How Do You Transition to Senior Living?

HealthCare Writer

Updated on November 8th, 2021

We aim to help you make informed healthcare decisions. While this post may contain links to lead generation forms, this won’t influence our writing. We follow strict editorial standards to give you the most accurate and unbiased information.

It’s time to move from your forever home. Everyday tasks like washing or prepping meals aren’t as easy as before. 

Moving around takes longer, and your health isn’t what it used to be. It’s not an easy decision. 

But senior living is now an option to consider.

Do Your Research

Moving anywhere is a big step. And changing how you live and whom you live with is an even larger leap.

So it’s essential to assess what you want and need. And then do your homework to find a new home that matches.

There are many types of senior living.

Some offer you a new community to live in and new friends to meet. Others offer support and medical services. The level of care varies according to your needs and wants. 

Here are some questions to consider:

  • Do you need help with everyday activities like making meals and bathing?
  • Do you want to live in a home that’s “maintenance free” (i.e. no vacuuming or cleaning)
  • Do you want to meet new friends and be part of a community?
  • Do you need more medical and wellness care on a regular basis? 

There are many options to consider researching senior living. Here are three:

  • Independent Living: You live in a community with others your age but live on your own. Meals and transportation are typically provided and there are activities to join and meet others through.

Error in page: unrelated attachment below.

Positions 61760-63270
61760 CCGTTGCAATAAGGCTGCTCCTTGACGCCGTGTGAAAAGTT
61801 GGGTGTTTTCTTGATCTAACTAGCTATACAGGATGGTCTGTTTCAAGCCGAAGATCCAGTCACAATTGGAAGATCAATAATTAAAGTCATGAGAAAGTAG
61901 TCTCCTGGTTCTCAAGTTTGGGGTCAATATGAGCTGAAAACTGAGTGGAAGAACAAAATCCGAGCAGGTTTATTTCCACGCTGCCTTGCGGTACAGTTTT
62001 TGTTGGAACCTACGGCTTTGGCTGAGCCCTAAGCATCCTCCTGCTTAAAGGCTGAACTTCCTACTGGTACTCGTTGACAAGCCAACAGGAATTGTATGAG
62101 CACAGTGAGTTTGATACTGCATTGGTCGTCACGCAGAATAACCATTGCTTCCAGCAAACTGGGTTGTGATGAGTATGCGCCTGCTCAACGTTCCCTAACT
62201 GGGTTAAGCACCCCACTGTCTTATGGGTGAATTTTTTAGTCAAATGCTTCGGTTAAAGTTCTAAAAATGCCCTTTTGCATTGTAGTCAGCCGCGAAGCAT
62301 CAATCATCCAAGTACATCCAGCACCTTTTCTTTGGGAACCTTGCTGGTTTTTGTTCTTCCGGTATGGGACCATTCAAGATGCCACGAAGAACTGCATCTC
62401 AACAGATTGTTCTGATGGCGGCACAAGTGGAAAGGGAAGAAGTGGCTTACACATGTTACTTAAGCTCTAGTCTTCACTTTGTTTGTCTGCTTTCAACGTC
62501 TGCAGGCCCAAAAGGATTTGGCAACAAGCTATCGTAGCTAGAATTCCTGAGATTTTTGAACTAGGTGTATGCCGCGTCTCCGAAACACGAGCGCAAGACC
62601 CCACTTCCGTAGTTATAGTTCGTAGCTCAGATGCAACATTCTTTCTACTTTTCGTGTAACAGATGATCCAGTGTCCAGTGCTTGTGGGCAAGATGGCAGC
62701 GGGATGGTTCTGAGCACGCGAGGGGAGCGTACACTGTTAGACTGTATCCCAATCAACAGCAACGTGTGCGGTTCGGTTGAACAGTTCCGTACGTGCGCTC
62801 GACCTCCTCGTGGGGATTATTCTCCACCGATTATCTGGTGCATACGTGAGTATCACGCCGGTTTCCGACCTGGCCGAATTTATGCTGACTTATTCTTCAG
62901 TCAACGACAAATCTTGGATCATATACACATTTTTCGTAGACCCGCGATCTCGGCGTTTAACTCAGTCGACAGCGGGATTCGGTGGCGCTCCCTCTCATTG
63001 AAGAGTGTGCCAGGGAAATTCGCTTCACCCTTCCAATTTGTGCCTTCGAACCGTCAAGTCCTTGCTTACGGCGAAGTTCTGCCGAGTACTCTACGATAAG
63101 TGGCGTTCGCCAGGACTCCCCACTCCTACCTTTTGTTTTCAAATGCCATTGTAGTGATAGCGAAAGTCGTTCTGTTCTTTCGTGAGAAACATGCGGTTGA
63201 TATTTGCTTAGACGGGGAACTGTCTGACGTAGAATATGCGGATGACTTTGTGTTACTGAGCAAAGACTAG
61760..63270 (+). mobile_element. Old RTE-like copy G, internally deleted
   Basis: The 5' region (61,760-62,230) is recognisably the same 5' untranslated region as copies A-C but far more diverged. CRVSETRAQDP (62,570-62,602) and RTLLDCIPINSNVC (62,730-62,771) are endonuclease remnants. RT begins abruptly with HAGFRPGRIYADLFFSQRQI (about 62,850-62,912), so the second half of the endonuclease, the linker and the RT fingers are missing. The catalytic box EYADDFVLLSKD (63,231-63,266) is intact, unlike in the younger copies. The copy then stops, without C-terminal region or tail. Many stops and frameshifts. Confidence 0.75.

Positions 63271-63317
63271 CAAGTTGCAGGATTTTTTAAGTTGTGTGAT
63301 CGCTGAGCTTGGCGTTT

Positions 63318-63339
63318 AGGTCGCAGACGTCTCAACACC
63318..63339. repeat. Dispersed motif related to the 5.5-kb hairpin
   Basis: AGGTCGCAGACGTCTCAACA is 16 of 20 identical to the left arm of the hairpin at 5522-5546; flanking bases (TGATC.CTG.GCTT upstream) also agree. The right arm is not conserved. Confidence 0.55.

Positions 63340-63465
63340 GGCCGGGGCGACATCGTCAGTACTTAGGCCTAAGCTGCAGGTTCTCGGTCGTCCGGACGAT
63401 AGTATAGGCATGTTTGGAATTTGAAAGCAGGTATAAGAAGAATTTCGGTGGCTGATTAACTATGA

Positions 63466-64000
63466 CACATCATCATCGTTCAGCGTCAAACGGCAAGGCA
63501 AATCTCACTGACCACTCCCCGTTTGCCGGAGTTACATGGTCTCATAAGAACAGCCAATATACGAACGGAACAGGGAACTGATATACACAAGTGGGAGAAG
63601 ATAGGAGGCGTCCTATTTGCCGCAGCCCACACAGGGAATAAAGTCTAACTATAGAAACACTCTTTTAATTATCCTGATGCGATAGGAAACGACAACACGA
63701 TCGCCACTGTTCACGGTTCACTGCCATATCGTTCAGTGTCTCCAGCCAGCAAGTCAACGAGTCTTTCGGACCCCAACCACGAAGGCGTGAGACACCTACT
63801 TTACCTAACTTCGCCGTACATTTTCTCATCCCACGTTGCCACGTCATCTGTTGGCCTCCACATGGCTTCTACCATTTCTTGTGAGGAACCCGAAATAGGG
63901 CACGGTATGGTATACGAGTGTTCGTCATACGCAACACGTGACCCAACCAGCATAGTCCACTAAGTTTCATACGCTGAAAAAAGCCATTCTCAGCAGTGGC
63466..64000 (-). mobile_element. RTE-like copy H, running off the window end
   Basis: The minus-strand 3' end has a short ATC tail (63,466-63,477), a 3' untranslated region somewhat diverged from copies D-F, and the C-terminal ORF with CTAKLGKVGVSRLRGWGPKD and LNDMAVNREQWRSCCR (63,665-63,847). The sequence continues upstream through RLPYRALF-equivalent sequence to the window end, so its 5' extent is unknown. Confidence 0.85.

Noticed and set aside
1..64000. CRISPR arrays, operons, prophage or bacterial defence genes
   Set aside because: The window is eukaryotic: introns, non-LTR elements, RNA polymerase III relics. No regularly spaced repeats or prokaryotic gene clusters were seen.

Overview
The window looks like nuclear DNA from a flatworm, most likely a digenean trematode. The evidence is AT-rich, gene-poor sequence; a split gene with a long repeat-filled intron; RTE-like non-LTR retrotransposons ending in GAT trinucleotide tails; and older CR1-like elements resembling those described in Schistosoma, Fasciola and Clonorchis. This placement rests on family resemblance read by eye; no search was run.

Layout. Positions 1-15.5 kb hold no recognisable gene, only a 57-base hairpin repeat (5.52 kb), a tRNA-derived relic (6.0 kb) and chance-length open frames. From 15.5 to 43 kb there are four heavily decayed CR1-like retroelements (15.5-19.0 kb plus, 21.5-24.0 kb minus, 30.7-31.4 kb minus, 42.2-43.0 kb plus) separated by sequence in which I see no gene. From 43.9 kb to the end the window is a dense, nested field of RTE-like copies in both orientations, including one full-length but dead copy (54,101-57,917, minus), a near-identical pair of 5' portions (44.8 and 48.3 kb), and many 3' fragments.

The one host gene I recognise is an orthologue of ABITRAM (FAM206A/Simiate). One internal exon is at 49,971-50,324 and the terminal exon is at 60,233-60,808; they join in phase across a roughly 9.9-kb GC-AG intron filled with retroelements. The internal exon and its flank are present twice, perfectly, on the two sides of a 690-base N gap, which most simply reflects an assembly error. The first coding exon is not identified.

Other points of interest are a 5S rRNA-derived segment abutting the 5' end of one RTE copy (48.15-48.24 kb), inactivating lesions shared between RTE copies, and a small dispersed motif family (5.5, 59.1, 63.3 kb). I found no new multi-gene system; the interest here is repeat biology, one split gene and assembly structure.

• Assisted Living: You have access to 24-hour-care and live semi-independently. 
  • Nursing Home: You get round-the-clock care from medical staff and help with everyday activities.

Visit

Once you know what kind of home you’re looking for, it’s time to narrow down your choices and learn more.

Read about prospective communities. Visit them. Talk to staff and residents. Eat the food!

Get an idea of the atmosphere and if you may feel comfortable there.

Enlist Help

Make sure you have all your documents in order and that they’re up to date. Also, make sure they’re accessible. You or your loved ones may need them should your health change and big decisions await. For example, you may want to grant your son or daughter power of attorney (POA) to make important choices on your behalf. So make sure to file and put those financial, legal, and healthcare documents in a safe place. 

Decide if you want to continue to pay your bills, file taxes on your own, continue banking and more. If financial and business matters are becoming more difficult to comprehend, a POA will allow your designated representative to take on your personal affairs. It’s also a good idea to add your POA to your bank information so they can pay for your senior living care and any other bills that might arise.

Downsize

Before the move, it’s important to clean out your closets and garage of non-essentials. Cut the clutter and throw out the fluff.

It’s time to pack lightly and only bring the most important things with you. Sell off what you don’t need. Give it away!

And don’t forget to double-check with the staff at your new home to see what they provide.

Get Comfortable

Once you do move in, make yourself at home. Literally. Put up photos of your family. Adorn the walls with a favorite quote or picture. 

Your new home is your new HOME. Let’s make it somewhere you’re comfortable and can find rest.

And once you’re settled in, participate in activities. Can’t find the yoga class you like? Let the administrators know. Better yet, spearhead the effort to get it started. 

Meet your neighbors and new companions.

Stay in Touch

Just because you’ve changed homes doesn’t mean you cut off your friends and family. Invite them over for a meal. Better yet, ask if they can pick you up on the way to your favorite restaurant.

Stay in touch with those who matter to you.

It Takes Time

Adjusting to life in a new home and new surroundings will take time. Realize the transition won’t happen overnight. 

Next Steps

Ready to start looking for a new home? A good place to start is the government website on long-term care. It’ll provide resources on the types of care available and how to find them.

Resources



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